Moreover, reducing greenhouse-gas emissions would require the retirement of many of the region’s coal-fired power plants well before they reach even half of their projected lifespan. On average, coal power plants have an operating life of roughly 55 years. While early retirement may not present significant challenges in Europe and the United States, where the average age of a coal-fired plant is about 34 and 41 years, respectively, the average coal plant in ASEAN+3 countries is just 11 years old.
In addition to its significant costs, retiring coal-fired power plants could disrupt livelihoods and communities across the region. To mitigate the adverse socioeconomic effects of this shift, Asian policymakers must ensure a just transition that considers the impact on affected communities. But, given the potential impact of the net-zero transition on ASEAN+3 countries’ finances, energy prices, and exports, the region will most likely face a period of challenging economic conditions before experiencing any improvements.
Still, the net-zero transition is an unavoidable necessity. By taking proactive measures and facilitating the allocation of public and private funding to where it is needed most, ASEAN+3 policymakers could allay the potential impact and sustain the region’s economic prosperity without undermining global climate-mitigation efforts.
To be sure, in recent years ASEAN+3 governments have made significant progress in promoting sustainable and green finance. But the lack of adequate transparency, incentives, and data impedes policymakers’ ability to establish a “greenium” that investors would be willing to pay for the perceived advantages of investing in environmentally friendly instruments.
The lack of a unified global approach to transition financing, which aims to help “brown” (carbon-intensive) sectors become greener, poses another challenge for policymakers. For example, an emissions-reduction project that meets the criteria for a bank loan in ASEAN+3 countries might not qualify for a similar loan in Europe. In the absence of a global transition taxonomy, many foreign investors are understandably reluctant to bear the risk of policy uncertainty and reputational harm associated with funding the region’s “brown” sectors, despite their economic significance.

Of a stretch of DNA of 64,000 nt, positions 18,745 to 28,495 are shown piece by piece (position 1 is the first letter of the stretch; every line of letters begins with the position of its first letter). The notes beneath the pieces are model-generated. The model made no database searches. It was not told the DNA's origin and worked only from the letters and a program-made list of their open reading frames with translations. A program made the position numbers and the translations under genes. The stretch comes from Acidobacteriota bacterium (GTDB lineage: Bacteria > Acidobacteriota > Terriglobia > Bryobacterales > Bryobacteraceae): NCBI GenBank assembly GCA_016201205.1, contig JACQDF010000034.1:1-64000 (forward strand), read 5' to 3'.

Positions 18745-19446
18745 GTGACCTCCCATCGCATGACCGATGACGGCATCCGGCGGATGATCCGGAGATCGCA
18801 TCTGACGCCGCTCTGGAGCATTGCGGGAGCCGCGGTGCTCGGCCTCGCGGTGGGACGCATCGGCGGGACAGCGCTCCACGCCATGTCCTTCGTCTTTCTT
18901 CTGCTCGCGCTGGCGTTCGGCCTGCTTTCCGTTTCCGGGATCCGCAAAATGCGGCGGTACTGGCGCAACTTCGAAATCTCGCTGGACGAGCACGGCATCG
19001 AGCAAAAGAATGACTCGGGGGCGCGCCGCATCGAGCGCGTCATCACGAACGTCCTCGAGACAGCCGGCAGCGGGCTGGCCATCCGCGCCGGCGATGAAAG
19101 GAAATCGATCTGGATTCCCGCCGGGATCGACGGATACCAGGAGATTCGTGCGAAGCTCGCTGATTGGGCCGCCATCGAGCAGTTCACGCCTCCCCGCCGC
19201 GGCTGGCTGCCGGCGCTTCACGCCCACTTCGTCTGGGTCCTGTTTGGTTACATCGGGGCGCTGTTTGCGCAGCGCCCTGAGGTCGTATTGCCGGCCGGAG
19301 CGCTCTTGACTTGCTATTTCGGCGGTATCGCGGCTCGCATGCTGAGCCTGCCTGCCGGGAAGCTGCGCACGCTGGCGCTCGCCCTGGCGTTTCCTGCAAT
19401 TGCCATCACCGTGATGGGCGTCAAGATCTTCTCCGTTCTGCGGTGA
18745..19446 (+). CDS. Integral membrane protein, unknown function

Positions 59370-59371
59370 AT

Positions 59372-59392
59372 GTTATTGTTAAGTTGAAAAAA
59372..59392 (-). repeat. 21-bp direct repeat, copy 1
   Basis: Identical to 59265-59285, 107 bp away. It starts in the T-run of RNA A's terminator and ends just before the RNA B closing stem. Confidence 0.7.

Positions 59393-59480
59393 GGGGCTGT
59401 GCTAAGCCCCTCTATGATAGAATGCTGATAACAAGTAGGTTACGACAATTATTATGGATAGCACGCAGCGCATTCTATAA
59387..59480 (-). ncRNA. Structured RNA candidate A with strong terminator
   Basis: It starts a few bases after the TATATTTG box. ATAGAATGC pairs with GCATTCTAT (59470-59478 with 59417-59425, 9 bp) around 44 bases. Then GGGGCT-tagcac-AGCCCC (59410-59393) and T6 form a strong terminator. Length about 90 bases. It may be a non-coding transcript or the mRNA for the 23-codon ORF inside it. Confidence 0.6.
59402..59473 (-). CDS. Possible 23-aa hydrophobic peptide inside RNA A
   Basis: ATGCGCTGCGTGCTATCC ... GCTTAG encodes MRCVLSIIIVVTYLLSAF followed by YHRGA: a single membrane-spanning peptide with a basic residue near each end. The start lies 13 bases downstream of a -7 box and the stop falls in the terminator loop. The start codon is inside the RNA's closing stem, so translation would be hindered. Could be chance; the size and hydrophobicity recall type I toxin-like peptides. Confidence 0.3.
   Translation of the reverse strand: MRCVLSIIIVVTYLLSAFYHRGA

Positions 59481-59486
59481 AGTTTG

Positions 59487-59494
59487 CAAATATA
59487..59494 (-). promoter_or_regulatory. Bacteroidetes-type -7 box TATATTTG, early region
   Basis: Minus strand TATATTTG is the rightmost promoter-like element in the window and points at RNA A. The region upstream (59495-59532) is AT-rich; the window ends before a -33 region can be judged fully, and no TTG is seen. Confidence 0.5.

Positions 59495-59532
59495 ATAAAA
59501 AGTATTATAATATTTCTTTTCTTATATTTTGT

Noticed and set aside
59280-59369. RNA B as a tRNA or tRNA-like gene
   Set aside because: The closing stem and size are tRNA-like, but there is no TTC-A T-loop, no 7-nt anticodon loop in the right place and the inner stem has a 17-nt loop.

With the window for decisive climate action rapidly closing, some may question whether the “Asian century” is already passé. But while the shift away from fossil fuels may impede ASEAN+3 countries’ progress toward achieving long-term economic prosperity, the net-zero transition is also a unique opportunity for Asian economies to boost growth and job creation. Countries such as China, with its flourishing electric-vehicle industry, and Vietnam, with its expanding solar capacity, are already capitalising on growing demand for green energy.
Mobilising capital is crucial to achieving net-zero emissions. As William Shakespeare reminds us, “If money go before, all ways do lie open.” To create a greener and more resilient region, we must reimagine climate finance in a way that aligns with the unique characteristics of ASEAN+3 economies and unlocks their tremendous potential.
Masyita Crystallin is a senior adviser to the Indonesian finance minister and Co-chair Sherpa at the Coalition of Finance Ministers for Climate Action. Marthe M. Hinojales is an economist at the ASEAN+3 Macroeconomic Research Office.
Copyright: Project Syndicate, 2023.